The U.S. Supreme Court decision in New York State Rifle & Pistol Association v. Bruen to strike down New York’s so-called “may issue” concealed carry permitting scheme is kind of a big deal.
The biggest (and really only) gun rights case to be heard by the high court since 2010, the basics of the matter is that it erases the requirement that those looking for a concealed carry permit in the Empire State meet a “good cause” test given by the agency. With a lot of corruption around such sketchy tests, it seemed only the very wealthy and well-connected could get a permit in Gotham with the NYPD’s gun license division described by some as an outright “bribery machine.”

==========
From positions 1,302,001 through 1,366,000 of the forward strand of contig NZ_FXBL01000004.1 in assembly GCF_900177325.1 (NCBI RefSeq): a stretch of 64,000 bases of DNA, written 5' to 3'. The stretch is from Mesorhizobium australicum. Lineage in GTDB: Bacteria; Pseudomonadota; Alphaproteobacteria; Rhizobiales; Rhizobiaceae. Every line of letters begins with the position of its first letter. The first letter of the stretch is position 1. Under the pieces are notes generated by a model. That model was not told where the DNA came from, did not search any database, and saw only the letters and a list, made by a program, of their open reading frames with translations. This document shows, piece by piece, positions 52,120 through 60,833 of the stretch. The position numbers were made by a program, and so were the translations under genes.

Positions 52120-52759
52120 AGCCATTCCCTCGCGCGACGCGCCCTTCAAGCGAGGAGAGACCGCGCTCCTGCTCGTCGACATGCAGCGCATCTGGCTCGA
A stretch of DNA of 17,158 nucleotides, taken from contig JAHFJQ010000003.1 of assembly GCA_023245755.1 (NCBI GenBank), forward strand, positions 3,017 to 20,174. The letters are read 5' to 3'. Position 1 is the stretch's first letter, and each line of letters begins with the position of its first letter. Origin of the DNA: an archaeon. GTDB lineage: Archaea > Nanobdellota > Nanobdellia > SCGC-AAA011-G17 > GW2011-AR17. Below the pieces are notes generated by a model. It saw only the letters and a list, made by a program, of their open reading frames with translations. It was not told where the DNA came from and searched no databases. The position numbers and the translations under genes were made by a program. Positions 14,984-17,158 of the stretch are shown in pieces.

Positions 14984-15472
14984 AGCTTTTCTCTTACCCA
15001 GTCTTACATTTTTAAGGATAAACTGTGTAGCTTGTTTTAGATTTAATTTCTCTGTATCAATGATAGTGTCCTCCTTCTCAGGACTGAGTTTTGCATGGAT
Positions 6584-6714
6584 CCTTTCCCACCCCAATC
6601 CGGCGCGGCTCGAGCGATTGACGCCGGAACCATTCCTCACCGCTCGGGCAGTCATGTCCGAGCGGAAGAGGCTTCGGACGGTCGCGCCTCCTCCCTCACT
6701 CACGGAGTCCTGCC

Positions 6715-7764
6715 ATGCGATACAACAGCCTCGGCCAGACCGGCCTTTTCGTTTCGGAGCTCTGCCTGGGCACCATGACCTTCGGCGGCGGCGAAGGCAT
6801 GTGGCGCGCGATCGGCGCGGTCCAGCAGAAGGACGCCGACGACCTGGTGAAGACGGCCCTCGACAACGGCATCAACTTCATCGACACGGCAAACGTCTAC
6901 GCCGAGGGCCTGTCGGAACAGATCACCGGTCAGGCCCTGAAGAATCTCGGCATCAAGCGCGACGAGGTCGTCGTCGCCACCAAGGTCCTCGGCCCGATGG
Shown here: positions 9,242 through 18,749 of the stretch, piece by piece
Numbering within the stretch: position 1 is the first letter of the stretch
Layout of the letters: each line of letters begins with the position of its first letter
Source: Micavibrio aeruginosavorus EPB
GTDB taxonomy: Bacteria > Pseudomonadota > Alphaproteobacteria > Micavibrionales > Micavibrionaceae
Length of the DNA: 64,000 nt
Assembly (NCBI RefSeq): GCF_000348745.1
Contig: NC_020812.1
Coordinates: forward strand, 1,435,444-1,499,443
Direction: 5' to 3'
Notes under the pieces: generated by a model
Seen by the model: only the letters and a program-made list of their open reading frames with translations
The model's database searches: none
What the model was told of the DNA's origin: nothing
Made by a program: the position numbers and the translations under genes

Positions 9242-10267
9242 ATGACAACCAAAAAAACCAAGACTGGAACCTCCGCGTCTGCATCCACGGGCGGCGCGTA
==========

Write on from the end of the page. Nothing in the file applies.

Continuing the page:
Well, the machine is slated to be dismantled a bit as the state legislature in Albany is set to convene a special session at the end of the month to remove the “good cause” test in compliance with the court’s order. Similar “may issue” requirements in places like California and New Jersey also have their days numbered with Bruen as a precedent.
In related news, with the prospect that millions of folks who wanted to legally carry but didn’t have enough juice to obtain a permit may be in the market for a concealed handgun soon, shares of Smith & Wesson went bonkers.